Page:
Pentachlorophenol (PCP), commonly known as penta, has been
used as a fungicide, molluscicide, insecticide, and wood preservative. Its use is
now permitted only for industrial purposes; agricultural and domestic uses are
prohibited, because it is classified as a highly hazardous pesticide.
The oral LD50 of penta in rats is
150–210 mg/kg body wt. Common signs of poisoning include nervousness, rapid pulse
and respiratory rate, weakness, fever, muscle tremors, convulsions, loss in righting
reflexes, and asphyxial spasms followed by death. Corneal injury may result from
splashes or vapor overexposure. Chronic poisoning results in emaciation, fatty
liver, nephrosis, and weight loss.
The persistence of penta in soil and water and apparent
widespread use has resulted in significant exposure to animals. Young swine have
died after dermal exposure to freshly penta-treated wood used in farrowing crates or
farrowing houses. In vivo studies in swine demonstrated that exposure to
penta-contaminated soil can result in significant dermal absorption of the
pesticide. Penta can be absorbed through intact skin and lungs and is an intense
irritant to the skin and mucous membranes. Penta absorption in skin was greater in
water or water-based mixtures than in 100% ethanol. Because animals typically have
access to water at all times, this hydrophilic characteristic of penta suggests
enhanced dermal absorption.
When absorbed, penta increases metabolism by uncoupling
cellular phosphorylation. Animals fed in troughs made of lumber treated with PCP may
salivate and have irritated oral mucosa. Both penta and its major metabolite,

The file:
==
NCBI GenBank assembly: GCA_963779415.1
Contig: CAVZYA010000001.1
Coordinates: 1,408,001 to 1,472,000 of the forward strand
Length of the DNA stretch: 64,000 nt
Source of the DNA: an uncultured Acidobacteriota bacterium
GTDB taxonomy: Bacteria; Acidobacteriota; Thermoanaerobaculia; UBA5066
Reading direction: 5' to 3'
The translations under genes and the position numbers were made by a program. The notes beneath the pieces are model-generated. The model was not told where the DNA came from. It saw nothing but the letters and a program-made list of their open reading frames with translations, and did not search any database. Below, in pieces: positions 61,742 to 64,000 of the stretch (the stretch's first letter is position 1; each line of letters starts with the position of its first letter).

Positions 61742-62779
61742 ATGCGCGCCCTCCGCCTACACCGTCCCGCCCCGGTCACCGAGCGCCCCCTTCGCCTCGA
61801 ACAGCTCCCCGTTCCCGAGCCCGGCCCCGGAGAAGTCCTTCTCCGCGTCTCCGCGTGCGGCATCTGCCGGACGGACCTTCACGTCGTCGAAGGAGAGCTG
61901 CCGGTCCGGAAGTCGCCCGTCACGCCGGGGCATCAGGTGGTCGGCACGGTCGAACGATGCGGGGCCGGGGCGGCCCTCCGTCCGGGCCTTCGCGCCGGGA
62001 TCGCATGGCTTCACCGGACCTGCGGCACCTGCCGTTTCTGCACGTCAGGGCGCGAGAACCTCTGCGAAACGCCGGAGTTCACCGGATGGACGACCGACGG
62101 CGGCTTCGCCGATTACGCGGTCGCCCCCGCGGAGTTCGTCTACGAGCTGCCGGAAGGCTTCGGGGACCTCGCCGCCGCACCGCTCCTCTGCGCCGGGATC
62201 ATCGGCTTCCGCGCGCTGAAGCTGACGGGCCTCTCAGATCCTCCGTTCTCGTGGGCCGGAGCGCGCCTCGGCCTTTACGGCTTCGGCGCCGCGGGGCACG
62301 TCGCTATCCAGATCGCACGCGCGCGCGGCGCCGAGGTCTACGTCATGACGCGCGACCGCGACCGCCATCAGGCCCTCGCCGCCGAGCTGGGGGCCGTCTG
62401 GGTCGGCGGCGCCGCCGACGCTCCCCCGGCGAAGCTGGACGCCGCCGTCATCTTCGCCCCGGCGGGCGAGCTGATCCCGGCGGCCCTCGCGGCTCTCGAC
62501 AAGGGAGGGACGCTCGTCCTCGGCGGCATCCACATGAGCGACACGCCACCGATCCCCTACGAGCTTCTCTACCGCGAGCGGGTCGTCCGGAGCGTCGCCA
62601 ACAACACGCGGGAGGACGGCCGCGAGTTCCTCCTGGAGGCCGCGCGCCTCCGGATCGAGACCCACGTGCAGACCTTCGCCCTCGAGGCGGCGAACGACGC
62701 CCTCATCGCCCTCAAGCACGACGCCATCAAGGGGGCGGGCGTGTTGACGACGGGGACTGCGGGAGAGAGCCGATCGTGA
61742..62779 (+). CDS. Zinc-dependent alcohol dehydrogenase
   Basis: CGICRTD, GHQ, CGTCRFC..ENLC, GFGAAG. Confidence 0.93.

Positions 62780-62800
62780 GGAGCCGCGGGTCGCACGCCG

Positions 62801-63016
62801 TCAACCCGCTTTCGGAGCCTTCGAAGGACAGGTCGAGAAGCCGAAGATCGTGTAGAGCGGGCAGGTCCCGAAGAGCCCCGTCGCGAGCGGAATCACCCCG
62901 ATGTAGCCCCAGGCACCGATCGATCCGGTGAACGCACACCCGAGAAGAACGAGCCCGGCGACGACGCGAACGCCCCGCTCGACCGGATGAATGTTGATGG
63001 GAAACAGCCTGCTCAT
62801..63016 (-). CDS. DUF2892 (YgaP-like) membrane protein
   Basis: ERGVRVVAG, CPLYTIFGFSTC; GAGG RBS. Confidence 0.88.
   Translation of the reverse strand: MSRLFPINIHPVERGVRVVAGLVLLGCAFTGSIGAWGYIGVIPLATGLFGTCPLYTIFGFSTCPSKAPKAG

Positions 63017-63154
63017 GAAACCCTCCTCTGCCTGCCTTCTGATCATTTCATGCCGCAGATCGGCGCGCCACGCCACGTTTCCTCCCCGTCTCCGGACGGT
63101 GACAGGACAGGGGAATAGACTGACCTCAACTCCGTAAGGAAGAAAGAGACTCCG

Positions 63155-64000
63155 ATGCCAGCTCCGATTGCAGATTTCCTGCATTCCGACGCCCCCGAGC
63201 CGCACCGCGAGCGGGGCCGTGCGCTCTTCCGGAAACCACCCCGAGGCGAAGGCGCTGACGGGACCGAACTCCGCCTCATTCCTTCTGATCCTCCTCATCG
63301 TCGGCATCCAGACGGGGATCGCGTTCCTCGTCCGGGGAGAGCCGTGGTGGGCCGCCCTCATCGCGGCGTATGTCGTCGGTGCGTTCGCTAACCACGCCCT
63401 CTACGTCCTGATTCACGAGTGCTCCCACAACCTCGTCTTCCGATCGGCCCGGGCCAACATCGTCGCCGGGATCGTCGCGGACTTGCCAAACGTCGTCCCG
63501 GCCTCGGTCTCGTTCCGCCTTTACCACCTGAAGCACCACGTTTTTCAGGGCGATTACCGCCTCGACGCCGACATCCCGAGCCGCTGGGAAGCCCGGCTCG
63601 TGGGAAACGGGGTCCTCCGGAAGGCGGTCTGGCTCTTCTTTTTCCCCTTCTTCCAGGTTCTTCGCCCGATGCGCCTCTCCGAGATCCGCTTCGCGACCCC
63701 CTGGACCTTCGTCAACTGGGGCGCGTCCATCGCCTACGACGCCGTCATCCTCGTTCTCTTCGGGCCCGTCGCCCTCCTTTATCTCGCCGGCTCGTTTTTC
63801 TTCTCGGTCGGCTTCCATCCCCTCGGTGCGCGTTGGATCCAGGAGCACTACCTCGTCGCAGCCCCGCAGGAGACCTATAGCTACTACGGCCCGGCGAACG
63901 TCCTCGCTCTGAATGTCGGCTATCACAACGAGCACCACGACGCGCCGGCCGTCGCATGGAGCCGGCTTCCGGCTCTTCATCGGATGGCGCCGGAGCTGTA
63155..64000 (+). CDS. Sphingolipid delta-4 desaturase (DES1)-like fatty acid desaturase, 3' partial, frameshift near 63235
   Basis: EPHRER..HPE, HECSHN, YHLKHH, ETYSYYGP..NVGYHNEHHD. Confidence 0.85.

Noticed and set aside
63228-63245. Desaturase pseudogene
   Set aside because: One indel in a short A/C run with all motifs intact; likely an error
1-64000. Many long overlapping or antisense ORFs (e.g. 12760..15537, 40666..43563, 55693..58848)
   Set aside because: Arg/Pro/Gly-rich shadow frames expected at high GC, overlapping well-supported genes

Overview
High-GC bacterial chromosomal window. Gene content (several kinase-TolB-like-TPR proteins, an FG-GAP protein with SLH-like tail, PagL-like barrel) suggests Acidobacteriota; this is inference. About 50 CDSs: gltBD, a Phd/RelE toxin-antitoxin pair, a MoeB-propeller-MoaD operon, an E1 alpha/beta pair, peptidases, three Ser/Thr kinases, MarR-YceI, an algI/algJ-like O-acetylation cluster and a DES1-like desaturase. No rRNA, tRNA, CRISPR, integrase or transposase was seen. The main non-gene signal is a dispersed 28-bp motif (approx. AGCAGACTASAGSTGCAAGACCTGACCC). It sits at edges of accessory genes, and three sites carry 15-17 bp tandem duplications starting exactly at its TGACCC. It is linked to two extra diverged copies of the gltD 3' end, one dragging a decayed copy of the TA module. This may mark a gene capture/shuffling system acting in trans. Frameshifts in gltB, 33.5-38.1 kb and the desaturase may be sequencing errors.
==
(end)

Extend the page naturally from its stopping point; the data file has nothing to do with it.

tetrachlorohydroquinone (TCHQ), can induce epidermal hyperplasia in mice.
Poultry have been exposed to sawdust and shavings from
penta-treated wood. Associated adverse effects include reduced growth rates, kidney
hypertrophy, and decreased humoral immune response. Penta exposure can also result
in an off-taste to eggs and meat as a result of degradation of chlorophenols to
chloroanisols. Vaporization or leaching of penta in pens, enclosures, homes, and
barns has caused illness and death.
Cattle and pigs exposed to wood treated with commercial grade
penta had increased mortality, possibly decreased fertility in boars, and reduced
productivity (milk, meat, etc). The lethal dose in cattle and sheep is ~120–140
mg/kg body wt.
Commercial lots of technical-grade penta contain small but
biologically significant amounts of highly toxic impurities such as chlorinated
dioxins and dibenzofurans, tetrachlorophenols, and hydroxychlorodiphenyl ethers;
these compounds can exert their own effects such as early fetotoxicity.
Commercial-grade penta causes hepatic porphyria, increased microsomal monooxygenase
activity, and increased liver weight. Pure penta was not teratogenic in rats.
Penta can cause residues in animal tissues. Also, a
significant amount of hexachlorobenzene is metabolized in animal tissues to penta.
Pentachlorophenol is considered to be a carcinogen and a tumor promoter, although
studies have shown that the pure material does not increase the incidence of tumors
in rats and mice. The technical-grade material has also been shown to be immunotoxic
in laboratory studies. Penta must be handled very carefully and kept away from
Whole blood analysis for penta may aid in the diagnosis of
poisoning; diagnosis is usually made on the basis of the signs and the proximity of
treated lumber in the animal's environment.
There is no known antidote. Termination of exposure, bathing
dermally exposed animals, oral administration of activated charcoal, and supportive
therapy may be indicated. Bathing should be done gently with cold water and
detergent so as not to cause vasodilation and increased absorption. Antipyretics,
eg, aspirin and acetaminophen, should not be used. Treatment involves cooling the
animal and administering fluids, electrolytes, and anticonvulsants.
Last full review/revision May 2014 by P. K. Gupta, PhD, Post Doc (USA), PGDCA, MSc VM & AH BVSc, FNA VSc,
FASc, AW, FST, FAEB, FACVT (USA), Gold Medalist